How much does a shadow weigh?

Then again, a better question might be "how much less does an area covered in shadow weigh relative to surrounding areas covered in light?"


As Vsauce's Michael Stevens explains in the video up top, light has energy. This energy allows it to behave as though it has mass, and enables it to push any object on which it falls ever so slightly. This behavior is the same thing that makes it possible to alter the orbit of the Earth with little more than a bulb, a stand, a shade and an extension cord. It's also the physical property that makes solar sails possible.

Cool, right? That's just the beginning. Set aside a few minutes and let Stevens explain some of the oddities surrounding the speed of light, the "speed of push" and photonic booms. You'll be glad you did.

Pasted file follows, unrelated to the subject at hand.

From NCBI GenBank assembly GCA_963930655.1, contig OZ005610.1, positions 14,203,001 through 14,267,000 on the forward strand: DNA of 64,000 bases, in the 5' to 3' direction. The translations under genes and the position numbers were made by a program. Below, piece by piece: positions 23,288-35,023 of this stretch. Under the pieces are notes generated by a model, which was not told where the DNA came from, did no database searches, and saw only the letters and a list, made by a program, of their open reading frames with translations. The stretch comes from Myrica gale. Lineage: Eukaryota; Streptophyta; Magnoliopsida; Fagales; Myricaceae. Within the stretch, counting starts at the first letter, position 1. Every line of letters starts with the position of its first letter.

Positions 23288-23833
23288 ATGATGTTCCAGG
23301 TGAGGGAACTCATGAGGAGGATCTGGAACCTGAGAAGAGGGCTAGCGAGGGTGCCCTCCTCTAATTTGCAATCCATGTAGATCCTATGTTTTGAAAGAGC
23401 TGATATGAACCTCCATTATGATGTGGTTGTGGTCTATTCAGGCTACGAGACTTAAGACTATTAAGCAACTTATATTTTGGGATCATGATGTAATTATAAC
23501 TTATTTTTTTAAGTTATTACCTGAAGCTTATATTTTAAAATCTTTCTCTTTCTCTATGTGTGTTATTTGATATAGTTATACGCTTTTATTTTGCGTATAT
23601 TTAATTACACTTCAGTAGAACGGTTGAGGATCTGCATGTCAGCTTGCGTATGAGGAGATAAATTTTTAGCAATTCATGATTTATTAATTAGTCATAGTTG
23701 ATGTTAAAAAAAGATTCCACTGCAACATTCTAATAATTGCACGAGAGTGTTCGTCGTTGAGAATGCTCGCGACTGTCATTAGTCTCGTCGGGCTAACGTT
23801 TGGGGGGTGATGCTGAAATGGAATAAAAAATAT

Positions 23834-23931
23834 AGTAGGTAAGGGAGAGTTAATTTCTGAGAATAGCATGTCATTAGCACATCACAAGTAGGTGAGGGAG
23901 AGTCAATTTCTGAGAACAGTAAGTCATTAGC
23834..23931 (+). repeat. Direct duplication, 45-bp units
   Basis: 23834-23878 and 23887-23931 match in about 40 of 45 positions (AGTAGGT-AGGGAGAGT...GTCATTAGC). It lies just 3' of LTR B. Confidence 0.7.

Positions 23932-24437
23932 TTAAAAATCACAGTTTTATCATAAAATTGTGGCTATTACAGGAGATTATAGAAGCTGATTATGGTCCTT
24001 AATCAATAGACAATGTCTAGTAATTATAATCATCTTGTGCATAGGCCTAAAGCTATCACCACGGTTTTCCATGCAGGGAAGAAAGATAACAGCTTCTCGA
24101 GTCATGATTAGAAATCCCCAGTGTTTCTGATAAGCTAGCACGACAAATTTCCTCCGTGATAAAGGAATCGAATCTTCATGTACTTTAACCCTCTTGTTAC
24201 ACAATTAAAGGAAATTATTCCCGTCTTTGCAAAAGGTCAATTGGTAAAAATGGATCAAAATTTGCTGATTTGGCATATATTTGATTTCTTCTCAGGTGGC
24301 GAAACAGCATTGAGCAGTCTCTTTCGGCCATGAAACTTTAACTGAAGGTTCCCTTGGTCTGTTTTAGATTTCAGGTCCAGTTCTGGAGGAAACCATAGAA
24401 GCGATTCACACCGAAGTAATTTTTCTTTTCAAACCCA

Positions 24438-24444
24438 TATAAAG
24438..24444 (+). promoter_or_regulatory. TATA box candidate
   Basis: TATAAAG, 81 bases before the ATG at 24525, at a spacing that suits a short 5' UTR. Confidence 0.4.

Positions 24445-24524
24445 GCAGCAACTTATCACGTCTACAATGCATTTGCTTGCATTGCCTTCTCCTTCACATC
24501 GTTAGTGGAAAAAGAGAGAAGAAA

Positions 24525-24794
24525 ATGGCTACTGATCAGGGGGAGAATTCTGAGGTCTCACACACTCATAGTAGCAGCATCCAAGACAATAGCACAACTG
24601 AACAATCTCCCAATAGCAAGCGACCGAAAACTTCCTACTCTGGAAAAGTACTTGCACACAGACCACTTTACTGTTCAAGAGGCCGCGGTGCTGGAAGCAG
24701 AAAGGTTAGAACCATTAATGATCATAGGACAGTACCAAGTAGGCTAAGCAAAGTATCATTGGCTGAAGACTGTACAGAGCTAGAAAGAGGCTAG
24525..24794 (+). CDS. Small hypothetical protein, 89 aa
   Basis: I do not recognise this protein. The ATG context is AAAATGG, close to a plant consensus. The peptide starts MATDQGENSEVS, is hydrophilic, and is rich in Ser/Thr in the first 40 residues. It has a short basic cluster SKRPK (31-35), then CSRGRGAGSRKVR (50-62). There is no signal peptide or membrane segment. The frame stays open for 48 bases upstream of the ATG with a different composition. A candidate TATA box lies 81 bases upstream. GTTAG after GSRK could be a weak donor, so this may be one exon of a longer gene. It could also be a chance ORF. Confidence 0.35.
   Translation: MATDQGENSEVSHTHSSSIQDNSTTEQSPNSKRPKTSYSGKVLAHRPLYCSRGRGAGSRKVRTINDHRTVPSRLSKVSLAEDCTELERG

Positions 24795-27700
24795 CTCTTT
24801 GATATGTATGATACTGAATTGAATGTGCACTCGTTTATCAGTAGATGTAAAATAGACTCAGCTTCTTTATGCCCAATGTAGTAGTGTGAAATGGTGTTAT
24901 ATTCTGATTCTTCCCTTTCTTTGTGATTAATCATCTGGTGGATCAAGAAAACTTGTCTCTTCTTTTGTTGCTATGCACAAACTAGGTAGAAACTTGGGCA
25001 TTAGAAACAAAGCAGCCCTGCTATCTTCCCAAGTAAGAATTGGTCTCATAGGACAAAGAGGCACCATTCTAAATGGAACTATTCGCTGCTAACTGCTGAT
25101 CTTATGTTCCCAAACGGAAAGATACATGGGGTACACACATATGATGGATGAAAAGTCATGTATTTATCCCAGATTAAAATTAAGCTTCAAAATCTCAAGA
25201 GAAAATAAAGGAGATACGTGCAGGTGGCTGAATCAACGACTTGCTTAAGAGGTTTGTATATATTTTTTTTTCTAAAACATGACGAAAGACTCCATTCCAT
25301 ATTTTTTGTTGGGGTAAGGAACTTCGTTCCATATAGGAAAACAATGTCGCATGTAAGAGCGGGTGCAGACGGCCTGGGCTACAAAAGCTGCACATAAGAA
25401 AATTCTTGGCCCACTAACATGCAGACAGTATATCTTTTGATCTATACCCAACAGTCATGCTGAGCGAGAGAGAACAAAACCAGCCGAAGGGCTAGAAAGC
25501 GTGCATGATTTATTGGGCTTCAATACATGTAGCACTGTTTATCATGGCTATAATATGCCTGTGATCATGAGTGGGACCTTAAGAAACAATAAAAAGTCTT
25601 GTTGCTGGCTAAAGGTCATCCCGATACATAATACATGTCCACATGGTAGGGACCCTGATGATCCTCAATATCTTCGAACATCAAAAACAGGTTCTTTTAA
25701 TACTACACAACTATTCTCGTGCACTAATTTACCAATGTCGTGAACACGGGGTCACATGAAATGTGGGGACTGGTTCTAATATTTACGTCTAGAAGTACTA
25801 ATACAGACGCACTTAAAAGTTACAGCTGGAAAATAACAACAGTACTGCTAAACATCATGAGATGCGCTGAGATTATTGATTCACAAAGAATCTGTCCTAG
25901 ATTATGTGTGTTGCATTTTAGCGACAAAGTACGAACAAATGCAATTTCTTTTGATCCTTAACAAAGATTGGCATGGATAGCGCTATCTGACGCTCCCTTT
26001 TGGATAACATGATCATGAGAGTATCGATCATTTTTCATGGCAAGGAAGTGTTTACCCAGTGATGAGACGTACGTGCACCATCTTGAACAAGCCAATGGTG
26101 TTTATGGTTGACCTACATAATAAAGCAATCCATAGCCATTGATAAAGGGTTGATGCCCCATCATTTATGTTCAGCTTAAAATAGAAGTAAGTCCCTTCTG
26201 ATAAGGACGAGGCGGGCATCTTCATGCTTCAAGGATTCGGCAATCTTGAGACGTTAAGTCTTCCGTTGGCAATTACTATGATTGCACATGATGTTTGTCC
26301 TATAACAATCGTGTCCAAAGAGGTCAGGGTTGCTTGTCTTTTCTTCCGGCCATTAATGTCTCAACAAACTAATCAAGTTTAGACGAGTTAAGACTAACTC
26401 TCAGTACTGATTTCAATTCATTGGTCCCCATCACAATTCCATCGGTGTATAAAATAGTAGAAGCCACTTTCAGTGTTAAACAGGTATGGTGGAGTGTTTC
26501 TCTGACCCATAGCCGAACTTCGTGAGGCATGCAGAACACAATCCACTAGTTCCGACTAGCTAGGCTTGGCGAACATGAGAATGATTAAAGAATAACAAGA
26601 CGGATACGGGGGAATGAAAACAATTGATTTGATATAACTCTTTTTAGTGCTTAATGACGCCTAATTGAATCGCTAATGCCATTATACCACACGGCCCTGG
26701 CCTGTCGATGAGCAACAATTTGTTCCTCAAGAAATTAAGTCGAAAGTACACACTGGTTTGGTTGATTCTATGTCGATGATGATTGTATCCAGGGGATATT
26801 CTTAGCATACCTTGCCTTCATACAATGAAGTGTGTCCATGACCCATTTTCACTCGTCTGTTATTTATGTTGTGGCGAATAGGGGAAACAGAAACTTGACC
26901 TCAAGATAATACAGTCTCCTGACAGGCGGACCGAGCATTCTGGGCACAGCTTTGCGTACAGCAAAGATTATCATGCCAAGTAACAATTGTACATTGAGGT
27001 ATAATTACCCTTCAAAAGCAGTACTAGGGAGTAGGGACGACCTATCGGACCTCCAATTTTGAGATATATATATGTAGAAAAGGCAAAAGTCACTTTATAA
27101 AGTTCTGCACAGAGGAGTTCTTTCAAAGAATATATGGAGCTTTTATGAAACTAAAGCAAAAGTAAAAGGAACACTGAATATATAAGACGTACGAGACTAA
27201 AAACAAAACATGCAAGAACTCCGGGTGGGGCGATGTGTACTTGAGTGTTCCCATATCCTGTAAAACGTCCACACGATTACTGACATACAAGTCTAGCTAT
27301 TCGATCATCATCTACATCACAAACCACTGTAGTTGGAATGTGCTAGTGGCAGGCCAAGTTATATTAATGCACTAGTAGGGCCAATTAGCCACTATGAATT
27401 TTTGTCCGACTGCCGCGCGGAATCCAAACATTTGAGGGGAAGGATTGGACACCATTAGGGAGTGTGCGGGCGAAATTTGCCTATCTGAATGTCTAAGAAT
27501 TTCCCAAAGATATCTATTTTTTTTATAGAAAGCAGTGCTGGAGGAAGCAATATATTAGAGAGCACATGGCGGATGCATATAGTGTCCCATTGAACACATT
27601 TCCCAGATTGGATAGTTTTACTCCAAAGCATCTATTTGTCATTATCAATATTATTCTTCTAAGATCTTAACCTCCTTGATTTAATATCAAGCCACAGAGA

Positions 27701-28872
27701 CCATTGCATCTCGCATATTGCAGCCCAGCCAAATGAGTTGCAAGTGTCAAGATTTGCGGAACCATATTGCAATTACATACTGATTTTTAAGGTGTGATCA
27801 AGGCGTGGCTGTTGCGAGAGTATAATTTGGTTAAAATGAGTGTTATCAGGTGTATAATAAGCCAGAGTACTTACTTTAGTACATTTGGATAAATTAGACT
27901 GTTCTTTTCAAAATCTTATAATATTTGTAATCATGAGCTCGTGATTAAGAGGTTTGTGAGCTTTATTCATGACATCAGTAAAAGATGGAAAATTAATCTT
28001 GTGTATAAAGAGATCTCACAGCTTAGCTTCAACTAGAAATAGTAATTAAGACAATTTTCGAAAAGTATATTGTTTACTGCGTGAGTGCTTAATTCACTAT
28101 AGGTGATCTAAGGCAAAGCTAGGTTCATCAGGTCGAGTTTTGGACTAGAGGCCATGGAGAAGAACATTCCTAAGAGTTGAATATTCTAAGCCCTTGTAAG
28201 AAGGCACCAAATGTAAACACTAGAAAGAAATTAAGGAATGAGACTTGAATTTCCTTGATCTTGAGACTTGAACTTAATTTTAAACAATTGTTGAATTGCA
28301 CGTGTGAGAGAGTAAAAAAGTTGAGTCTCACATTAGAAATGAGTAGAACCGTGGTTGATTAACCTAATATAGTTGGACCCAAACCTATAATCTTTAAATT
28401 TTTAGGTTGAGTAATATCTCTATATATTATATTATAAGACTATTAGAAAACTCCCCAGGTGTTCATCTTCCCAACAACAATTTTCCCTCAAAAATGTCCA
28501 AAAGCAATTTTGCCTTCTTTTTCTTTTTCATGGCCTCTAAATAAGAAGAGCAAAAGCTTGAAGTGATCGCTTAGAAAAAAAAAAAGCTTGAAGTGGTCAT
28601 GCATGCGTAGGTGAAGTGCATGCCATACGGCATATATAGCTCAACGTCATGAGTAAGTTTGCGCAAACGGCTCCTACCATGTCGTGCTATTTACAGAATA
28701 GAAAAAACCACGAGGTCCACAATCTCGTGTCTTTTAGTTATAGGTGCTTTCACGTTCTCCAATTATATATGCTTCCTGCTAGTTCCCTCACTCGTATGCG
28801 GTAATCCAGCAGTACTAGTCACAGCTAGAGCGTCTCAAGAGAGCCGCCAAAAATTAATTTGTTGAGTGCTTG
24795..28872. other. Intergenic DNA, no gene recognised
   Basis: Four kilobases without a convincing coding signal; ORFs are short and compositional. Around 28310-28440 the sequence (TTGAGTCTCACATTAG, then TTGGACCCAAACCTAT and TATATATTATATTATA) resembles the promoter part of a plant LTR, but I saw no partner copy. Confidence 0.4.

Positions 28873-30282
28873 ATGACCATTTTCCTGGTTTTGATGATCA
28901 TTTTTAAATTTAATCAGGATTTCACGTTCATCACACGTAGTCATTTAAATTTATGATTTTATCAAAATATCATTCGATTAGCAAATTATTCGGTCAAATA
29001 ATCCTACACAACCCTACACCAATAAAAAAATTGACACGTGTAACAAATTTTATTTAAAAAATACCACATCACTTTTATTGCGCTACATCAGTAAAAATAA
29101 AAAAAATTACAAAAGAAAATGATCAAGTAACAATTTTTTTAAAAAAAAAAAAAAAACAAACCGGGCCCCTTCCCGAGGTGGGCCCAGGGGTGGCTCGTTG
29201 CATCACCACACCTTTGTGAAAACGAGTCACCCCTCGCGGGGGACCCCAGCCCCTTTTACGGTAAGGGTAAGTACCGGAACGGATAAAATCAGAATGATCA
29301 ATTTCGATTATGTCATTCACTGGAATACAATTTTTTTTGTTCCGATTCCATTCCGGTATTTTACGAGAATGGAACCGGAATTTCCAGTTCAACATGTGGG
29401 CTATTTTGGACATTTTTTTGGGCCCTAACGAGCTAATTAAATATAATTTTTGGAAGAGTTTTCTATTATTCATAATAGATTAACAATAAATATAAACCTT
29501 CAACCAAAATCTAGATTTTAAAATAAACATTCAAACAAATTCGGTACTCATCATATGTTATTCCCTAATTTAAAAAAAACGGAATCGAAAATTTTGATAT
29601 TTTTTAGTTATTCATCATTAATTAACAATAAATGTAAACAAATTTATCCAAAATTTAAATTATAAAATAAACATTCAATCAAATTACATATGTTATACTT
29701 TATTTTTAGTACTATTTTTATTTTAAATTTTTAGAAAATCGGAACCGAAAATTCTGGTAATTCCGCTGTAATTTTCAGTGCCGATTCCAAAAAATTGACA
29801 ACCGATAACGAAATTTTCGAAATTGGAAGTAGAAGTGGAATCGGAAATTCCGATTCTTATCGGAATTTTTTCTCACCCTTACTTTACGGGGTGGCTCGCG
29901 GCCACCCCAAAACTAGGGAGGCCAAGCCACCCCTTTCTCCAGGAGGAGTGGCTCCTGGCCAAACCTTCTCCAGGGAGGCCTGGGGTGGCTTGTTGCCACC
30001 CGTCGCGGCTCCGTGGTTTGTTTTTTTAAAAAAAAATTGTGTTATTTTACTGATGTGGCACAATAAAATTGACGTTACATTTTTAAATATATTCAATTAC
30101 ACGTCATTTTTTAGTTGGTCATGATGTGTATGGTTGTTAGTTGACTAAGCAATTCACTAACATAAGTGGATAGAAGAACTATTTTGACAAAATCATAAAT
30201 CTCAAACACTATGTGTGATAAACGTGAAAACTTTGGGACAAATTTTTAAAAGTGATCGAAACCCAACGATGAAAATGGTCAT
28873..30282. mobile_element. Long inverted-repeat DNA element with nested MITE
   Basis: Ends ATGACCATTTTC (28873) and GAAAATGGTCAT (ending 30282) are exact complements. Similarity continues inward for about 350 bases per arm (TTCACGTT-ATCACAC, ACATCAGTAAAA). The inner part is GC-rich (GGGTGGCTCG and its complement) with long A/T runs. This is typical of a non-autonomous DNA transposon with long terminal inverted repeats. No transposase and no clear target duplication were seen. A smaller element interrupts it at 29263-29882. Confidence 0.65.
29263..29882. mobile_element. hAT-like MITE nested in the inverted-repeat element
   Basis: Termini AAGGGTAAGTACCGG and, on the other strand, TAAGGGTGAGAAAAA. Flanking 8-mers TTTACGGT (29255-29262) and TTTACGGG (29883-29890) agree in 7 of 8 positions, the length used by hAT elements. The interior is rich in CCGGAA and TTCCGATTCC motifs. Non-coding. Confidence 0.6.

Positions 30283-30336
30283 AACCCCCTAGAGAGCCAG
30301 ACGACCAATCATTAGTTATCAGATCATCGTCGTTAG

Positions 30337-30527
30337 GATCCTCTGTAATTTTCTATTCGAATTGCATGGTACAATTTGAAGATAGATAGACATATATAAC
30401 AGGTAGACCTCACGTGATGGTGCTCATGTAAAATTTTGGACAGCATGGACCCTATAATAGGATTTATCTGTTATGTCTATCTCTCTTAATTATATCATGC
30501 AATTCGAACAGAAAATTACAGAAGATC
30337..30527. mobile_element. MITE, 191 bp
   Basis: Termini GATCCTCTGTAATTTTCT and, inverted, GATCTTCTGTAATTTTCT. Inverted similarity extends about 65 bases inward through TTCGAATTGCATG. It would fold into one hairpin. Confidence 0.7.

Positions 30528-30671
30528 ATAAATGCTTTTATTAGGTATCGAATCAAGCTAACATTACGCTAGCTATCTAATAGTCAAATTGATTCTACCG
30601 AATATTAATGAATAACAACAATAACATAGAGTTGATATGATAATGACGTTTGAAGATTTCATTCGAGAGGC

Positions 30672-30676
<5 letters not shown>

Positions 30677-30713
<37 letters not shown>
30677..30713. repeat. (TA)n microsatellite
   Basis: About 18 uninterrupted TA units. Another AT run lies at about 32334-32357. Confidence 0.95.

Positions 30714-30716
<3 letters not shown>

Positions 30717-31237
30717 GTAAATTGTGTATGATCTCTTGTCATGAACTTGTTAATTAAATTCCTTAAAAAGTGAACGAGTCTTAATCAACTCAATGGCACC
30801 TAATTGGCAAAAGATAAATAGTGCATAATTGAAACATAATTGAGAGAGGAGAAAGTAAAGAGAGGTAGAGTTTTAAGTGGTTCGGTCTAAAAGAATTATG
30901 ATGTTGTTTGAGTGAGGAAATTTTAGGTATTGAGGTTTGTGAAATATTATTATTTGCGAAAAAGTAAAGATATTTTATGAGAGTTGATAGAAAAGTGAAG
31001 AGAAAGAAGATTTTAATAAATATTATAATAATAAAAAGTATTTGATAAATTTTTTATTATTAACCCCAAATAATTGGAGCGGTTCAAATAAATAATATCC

[Vsauce] [Device to alter the orbit of the Earth via Mark Rubin-Toles]

Videothumb via Shutterstock

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Corpore Metal

That was the strangest pronunciation of Cherenkov I ever heard.

Actually, most of the stuff this guy covered in the video I was aware of, except for flashes of Cherenkov light in the eyes of astronauts on the Moon. That was truly cool and never occurred to me before!

It makes sense though, Earth's magnetic field mostly deflects nearly all but the most energetic charged particles. Out by the Moon and in deep space there are no strong magnetic fields so it follows that cosmic rays and solar wind particles might occasionally pass right through the tissue of the human eye and make occasional flashes of Cherenkov light. That means when you're an astronaut sleeping on the Moon, even with your eyes closed, you might see very occasional flashes of Cherenkov light.

If I understand this correctly that is. I only just learned that this was possible a few seconds ago.